Journal for Biophysical Chemistry

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Open Access

Supported lipid bilayers, tethered lipid vesicles, and vesicle fusion investigated using gravimetric, plasmonic, and microscopy techniques

  • Fredrik Höök1, 2Email author,
  • Gudrun Stengel1,
  • Andreas B. Dahlin1, 2,
  • Anders Gunnarsson1,
  • Magnus P. Jonsson1,
  • Peter Jönsson1,
  • Erik Reimhult2, 3,
  • Lisa Simonsson1 and
  • Sofia Svedhem2

Received: 23 May 2008

Accepted: 31 July 2008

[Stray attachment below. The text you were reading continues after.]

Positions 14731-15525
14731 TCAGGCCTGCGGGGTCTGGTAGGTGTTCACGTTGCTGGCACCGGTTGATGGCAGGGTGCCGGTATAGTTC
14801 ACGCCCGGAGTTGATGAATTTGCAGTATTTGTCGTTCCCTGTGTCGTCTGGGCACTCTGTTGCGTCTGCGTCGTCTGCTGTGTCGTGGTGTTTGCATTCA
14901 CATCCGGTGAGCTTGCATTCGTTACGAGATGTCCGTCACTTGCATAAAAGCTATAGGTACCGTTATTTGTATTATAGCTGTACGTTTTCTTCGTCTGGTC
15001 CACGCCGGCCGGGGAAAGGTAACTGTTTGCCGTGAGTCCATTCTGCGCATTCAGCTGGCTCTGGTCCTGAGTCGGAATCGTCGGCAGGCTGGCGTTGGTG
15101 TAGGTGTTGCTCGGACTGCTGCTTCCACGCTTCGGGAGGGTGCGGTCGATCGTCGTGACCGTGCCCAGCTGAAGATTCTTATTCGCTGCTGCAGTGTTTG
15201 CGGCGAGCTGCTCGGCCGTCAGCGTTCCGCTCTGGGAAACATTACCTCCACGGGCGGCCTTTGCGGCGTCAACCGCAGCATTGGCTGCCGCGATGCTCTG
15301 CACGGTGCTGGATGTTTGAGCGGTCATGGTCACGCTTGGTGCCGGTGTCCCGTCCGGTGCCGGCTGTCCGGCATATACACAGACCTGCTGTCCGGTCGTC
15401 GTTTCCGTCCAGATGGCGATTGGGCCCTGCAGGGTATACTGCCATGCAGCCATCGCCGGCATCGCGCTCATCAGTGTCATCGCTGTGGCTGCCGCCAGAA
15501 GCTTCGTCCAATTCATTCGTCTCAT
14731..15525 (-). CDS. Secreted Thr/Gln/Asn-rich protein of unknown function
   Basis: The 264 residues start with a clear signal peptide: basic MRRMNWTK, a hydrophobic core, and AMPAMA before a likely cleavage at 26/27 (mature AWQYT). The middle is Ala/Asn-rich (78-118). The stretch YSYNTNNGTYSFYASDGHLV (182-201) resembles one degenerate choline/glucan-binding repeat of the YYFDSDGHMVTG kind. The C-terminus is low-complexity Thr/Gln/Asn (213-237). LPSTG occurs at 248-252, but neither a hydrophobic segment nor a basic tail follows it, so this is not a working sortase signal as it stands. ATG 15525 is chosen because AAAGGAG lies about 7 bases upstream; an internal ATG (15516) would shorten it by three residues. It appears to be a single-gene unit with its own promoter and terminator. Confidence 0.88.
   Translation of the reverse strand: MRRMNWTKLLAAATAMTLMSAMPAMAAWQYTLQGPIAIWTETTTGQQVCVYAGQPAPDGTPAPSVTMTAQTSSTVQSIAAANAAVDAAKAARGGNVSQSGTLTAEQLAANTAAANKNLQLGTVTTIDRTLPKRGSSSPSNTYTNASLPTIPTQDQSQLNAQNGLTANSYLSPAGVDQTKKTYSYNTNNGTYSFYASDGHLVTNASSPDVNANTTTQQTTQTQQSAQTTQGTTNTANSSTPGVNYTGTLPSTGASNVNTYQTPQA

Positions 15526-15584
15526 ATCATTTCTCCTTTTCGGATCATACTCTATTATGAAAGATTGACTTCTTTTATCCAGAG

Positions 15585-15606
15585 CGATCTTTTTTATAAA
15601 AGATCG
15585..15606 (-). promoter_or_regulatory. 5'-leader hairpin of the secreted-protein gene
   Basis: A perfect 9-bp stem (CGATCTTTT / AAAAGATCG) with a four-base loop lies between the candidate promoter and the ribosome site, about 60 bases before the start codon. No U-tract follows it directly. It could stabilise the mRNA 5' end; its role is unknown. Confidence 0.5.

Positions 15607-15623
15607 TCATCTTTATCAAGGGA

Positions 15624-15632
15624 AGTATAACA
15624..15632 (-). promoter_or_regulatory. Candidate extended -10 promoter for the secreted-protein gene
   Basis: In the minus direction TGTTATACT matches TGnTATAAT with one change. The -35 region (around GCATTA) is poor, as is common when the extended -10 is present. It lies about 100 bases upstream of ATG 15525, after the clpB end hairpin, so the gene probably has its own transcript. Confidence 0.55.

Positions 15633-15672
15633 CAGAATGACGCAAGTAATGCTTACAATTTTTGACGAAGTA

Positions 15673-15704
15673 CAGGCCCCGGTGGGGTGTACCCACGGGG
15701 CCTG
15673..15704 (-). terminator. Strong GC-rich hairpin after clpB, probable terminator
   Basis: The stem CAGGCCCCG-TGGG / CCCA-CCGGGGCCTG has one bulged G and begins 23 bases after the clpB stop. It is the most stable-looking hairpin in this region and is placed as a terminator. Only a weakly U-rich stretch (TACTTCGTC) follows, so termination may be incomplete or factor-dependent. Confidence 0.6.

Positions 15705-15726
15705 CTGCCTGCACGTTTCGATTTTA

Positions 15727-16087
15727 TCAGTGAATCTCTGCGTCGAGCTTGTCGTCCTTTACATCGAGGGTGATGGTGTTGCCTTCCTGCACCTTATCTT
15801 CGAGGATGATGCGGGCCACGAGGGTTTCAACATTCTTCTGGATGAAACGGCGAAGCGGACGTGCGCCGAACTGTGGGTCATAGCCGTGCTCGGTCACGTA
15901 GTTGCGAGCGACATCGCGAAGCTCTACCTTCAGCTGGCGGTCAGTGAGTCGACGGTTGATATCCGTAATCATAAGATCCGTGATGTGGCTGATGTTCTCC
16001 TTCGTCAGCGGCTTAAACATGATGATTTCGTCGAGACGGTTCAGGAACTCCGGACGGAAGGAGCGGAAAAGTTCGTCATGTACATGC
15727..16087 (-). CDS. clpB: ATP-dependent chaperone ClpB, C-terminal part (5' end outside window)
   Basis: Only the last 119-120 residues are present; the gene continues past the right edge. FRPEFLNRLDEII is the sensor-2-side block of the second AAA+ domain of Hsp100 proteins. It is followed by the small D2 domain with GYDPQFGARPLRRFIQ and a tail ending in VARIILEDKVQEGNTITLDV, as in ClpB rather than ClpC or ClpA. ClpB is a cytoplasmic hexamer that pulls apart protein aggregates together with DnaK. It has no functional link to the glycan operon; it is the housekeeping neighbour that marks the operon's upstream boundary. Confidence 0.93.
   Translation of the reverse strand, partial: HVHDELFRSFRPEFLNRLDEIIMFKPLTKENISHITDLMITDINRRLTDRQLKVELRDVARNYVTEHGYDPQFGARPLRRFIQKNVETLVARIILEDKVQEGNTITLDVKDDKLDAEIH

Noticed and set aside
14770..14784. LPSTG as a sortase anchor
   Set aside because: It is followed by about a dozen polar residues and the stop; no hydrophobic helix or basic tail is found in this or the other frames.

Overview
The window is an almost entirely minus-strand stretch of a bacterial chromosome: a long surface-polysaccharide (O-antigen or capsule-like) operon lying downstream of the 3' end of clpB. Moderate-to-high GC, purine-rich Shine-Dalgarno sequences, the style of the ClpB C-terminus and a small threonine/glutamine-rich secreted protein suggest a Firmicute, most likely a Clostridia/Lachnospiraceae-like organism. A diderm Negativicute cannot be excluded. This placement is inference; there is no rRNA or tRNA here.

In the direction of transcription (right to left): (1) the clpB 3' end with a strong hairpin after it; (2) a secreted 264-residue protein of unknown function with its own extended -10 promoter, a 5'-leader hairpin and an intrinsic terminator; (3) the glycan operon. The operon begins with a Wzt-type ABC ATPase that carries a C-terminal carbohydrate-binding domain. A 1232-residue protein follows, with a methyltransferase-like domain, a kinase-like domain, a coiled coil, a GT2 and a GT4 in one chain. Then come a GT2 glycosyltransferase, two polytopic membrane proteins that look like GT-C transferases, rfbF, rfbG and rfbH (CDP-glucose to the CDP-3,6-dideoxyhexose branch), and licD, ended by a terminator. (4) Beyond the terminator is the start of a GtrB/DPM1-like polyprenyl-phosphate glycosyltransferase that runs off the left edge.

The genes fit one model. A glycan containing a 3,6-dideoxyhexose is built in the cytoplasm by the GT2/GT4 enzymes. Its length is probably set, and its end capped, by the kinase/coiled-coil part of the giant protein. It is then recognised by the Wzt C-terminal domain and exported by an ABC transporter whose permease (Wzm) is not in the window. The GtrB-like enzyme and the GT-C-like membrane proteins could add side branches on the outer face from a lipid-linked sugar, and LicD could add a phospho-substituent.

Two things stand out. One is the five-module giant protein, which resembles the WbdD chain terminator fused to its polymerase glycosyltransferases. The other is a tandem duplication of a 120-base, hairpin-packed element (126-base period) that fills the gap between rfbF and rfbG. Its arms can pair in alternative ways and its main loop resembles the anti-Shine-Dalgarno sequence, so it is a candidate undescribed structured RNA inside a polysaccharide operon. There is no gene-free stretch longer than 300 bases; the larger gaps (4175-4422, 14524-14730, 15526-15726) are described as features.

This article summarizes our most recent contributions to the rapidly growing field of supported lipid assemblies with emphasis on current studies addressing both fundamental and applied aspects of supported lipid bilayer (SLB) and tethered lipid vesicles (TLVs) to be utilized in sensing applications. The new insights obtained from combining the quartz crystal microbalance with dissipation monitoring technique with surface plasmon resonance are described, and we also present recent studies in which nanoplasmonic sensing has been used in studies of SLBs and TLVs. To gain full control over the spatial arrangement of TLVs in both two and three dimensions, we have developed a method for site-selective and sequence-specific sorting of DNA-tagged vesicles to surfaces modified with complementary DNA. The combination of this method with nanoplasmonic sensing formats is covered as well as the possibility of using DNA-modified vesicles for the detection of unlabeled DNA targets on the single-molecule level. Finally, a new method for membrane fusion induced by hybridization of vesicle-anchored DNA is demonstrated, including new results on content mixing obtained with vesicle populations encapsulating short, complementary DNA strands.